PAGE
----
NBC NATIONAL NEWS — Hurricane Sandy is hammering the East Coast, with major cities from Washington to Boston under the gun.
Evacuations have reduced bustling metropolitan areas to near ghost towns and travel disruptions are rippling far beyond the storm zone.
In Washington, D.C. the federal government shut down as the super-storm was blowing ashore.
The Supreme Court squeezed in a few last arguments, but the Smithsonian museums decided to take a rare day off.
You could almost hear a pin drop at Washington's Reagan National Airport, one of many East Coast airports turned no-fly zones.
The ripple effect reached from Chicago to Portland, Oregon and Paris, France.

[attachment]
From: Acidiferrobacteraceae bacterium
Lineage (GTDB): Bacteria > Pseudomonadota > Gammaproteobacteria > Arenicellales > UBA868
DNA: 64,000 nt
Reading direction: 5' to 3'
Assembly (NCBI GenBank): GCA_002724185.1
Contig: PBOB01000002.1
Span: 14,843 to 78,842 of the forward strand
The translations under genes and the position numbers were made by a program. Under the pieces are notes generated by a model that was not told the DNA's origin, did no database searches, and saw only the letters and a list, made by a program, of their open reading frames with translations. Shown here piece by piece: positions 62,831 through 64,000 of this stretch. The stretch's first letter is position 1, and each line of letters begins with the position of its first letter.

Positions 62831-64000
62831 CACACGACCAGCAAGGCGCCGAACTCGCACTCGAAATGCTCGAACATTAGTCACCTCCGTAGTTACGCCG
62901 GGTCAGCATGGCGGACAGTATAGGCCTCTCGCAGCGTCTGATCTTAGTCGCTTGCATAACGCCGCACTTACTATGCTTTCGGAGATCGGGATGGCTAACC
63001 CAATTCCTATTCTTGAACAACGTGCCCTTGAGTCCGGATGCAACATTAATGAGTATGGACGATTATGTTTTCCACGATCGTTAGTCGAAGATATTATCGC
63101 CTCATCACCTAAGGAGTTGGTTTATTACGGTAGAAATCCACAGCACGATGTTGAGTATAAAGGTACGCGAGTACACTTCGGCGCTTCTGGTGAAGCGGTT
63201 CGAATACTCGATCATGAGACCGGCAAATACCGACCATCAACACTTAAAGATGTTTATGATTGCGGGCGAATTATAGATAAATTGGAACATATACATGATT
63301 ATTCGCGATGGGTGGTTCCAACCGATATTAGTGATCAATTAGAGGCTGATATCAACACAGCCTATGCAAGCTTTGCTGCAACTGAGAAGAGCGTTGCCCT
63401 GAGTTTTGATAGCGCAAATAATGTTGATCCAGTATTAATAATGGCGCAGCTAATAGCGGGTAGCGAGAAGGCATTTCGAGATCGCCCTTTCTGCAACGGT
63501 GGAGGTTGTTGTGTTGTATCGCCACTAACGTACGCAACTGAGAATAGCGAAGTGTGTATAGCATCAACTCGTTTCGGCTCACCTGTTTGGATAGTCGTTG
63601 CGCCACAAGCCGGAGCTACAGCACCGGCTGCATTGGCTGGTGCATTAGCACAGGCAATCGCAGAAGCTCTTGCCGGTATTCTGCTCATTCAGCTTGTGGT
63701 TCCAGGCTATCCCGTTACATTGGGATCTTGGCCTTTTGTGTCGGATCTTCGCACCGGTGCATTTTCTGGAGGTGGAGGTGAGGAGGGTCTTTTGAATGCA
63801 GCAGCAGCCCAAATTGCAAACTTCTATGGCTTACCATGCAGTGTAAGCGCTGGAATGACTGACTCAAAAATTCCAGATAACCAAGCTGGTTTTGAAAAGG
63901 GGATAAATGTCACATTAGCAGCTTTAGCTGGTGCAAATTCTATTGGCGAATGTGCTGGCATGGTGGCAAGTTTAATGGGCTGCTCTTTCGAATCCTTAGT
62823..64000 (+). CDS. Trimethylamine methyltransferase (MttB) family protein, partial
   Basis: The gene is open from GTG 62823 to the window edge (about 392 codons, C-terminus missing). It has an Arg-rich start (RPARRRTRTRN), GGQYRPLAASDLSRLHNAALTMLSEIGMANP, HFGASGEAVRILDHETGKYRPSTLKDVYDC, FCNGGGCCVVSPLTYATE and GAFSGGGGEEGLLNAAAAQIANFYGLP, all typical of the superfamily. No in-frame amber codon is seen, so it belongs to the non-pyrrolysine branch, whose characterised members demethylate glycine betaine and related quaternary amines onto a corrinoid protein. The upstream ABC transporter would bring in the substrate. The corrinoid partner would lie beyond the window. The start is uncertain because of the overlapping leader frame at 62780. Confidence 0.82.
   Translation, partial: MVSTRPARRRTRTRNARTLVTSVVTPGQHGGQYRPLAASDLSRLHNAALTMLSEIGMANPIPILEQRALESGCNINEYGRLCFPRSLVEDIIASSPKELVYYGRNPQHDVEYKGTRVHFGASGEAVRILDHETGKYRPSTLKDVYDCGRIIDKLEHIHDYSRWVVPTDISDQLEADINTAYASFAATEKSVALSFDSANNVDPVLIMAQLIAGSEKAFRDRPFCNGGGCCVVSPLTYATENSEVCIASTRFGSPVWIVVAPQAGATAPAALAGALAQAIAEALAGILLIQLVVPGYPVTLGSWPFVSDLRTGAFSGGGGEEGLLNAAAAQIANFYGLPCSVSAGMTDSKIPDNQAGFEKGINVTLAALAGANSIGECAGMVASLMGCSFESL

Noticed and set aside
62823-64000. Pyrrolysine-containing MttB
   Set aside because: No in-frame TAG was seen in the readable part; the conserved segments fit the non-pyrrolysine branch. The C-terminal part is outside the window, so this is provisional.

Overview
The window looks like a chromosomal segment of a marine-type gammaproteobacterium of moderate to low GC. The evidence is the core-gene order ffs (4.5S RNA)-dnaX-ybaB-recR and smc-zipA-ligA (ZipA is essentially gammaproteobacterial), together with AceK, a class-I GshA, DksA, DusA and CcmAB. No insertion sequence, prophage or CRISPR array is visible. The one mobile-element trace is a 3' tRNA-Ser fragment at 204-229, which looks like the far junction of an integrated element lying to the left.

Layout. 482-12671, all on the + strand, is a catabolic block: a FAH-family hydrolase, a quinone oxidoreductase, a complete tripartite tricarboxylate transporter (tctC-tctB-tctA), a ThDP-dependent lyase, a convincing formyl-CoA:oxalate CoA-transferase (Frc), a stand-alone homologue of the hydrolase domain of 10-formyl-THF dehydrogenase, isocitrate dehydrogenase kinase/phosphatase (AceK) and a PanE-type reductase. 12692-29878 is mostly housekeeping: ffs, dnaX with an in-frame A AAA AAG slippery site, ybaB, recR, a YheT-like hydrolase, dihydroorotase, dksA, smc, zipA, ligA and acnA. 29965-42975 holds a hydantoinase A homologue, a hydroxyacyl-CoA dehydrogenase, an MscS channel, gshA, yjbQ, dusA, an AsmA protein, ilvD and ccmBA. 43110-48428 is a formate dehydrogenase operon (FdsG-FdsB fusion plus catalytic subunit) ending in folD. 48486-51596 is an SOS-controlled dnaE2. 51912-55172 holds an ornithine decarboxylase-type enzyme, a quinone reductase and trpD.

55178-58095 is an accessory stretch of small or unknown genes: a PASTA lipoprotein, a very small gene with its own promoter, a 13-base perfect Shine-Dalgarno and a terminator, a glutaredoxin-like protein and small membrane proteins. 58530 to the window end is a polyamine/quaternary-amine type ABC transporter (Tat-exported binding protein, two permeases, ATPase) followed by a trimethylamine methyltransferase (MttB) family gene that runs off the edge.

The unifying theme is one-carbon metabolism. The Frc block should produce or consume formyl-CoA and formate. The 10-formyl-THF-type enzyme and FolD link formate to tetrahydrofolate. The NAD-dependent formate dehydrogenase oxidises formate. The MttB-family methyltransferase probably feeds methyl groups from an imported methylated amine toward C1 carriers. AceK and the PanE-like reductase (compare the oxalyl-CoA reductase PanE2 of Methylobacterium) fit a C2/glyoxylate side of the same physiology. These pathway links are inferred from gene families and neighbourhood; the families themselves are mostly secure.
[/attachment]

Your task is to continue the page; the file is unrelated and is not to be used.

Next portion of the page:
Cars weren't much of an option either.
Maryland Governor Martin O'Malley urged residents of his state to stay off the roads.
The threat of flooding derailed train schedules throughout the Northeast as well.
In New York the Statue of Liberty was closed to tourists, and on Wall Street the bulls and bears took off monday and tuesday.
Schools were also closed throughout the city.
While the East Coast hunkers down, power crews are gearing up for the inevitable - a cleanup from a storm whose impact will be felt long after she's gone.
The storm has moved faster than expected, which is a hopeful sign, but the east coast is bracing for billions of dollars in damage and days of cleanup.